- Kyoto Protocol(1997)

- [Post-Kyoto?](2015)Mitigation

AdaptationSOLUTIONS Emissions Trading (ET)

Clean Development Mechanism (CDM)

Joint Implementation (JI) PROBLEMInternational Response MapWere at a gap, supposedly 2015 they are supposed to come to establish another protocol.Kyoto Protocol has expired since 2012.Achieved its purpose or became renewed. But at the time it retired, the countries did not come to a amicable negotiation.Still running in the market as a practice (i.e. ET, CDM, JI), but theres no legally binding action.Markets are being created (i.e. carbon trading).12Command & ControlTechnology (input) standardsRequired use of BBG/ biofuelsRequired use of CFL lightbulbs

Performance (output) standardsUS Clean Air Act > sets air quality standardsAMDAL

The government command and controls (CAC) the citizens to obey the law.A method to make people obey the law.CAC Tool: is the standard (clear and enforcable) v. requirement. AMDAL (Analisis Mengenai Dampak Lingkungan): They calculate the (liquid) waste of your company. Not exactly a CAC Tool because it doesnt create a standard. It is a requirement, for businesses to attain licenses. But it is kind of a Clean standard Required use of Bahan Bakar Gas (BBG), Indonesia, bajaj red=> blue. But not to all bajajs in IndonesiaCFL lightbulbs, more energy efficient.

Ambience standard levels of quality in the surrounding environment.Emission standard levels of emission.Technology that you have to use.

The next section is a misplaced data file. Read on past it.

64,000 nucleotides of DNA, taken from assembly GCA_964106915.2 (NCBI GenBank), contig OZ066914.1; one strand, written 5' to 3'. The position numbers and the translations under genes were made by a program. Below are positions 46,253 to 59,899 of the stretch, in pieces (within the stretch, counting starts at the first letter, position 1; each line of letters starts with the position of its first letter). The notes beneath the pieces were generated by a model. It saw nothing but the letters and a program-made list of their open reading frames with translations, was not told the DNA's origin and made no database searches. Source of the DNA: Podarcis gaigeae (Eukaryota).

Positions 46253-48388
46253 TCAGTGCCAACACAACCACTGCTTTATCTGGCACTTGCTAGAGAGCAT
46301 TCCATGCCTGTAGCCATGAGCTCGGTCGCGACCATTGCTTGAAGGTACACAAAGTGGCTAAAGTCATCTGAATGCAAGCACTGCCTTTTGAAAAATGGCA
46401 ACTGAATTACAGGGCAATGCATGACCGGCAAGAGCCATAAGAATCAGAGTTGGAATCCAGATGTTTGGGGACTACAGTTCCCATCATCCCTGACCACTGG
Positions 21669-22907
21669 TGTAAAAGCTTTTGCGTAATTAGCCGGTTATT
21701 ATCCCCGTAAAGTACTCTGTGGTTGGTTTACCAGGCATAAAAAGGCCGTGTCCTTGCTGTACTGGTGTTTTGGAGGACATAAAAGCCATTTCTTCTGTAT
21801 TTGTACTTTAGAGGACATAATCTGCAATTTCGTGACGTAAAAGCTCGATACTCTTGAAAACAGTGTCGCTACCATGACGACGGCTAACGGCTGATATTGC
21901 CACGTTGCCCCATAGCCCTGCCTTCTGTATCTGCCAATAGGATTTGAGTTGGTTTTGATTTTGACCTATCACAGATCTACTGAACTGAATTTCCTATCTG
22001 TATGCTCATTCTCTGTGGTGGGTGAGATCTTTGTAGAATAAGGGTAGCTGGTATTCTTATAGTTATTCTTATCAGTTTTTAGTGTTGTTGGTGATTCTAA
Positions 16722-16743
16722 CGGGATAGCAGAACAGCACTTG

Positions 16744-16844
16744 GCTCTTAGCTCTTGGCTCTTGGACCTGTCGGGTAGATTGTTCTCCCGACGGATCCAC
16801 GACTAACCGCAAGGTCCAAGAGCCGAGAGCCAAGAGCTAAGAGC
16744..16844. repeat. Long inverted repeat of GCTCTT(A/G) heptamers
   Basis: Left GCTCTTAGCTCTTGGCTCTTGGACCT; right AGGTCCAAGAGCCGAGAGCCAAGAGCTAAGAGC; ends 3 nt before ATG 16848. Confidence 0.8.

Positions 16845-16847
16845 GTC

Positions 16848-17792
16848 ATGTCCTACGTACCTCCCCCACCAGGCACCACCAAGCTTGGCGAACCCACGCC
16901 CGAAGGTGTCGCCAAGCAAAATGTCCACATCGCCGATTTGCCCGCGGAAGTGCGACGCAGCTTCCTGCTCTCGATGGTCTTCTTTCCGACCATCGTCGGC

Problems:Costs, loose profit, compliance issues, exporting issues.13Command & ControlCompany ACompany 1Company 3Company 2Input StandardsTechnologyStandardTechnologyOutput standardsPenalViolationCompany B

PollutionStandardPenalViolationPollution14Pros:Easier enactment & implementationEasier monitoring Clear enforceability (in theory)Cons:Uniform costs blind to unique capacities Initial subsidies often neededHigh monitoring & enforcement costs Provides no incentive to do more than necessaryInformation asymmetry between govt & corporations

Command & ControlPros:1. Easy, simple to understand2. Easily monitored (e.g. requiring reports, random investigations, only check whether it complies)3. Easily enforced (only clear in theory), sanctionedSometimes standards are impossible to enforced.Cannot be monitoredNo sanction

Cons:Public consultations (US law requires that to be done before implementing a regulation)1. Doesnt care on the case by case basis or circumstances and conditions of the parties and as such it might compromise the varying interests in the market.2. Subsidies are often needed initially, the government has to create the market (e.g. Transjakarta shall change fuel to gas but the problem is that theres not enough gas stations, no government support.)3. High costs for monitoring and enforcement4. Provides no incentive to do more than necessary (because it is required by law)5. What govt know and what companies know are complete different (so theres always something that the government doesnt know), results in the standard that does not please every party

IndonesiaTimbal=LeadKopaja, no maintenance due to corruption and high costs15Market-Based MechanismsObjective: To Put a Price on Externalities

Externalities: cost not reflected in the market priceCost of operations, it does not include the pollution to the surrounding area, creating a cost to society (Social Cost) => should be more expensive (either to be paid by the producer or the consumer or both)The gap between the social cost and the private cost => externalities16An externality is a cost which results from an activity which affects an uninvolved party who did not choose to incur that cost. Pollution is an externality because although it is emitted by a producer, it affects the society, and society must pay for the cost ultimately (social cost).

Pricing exter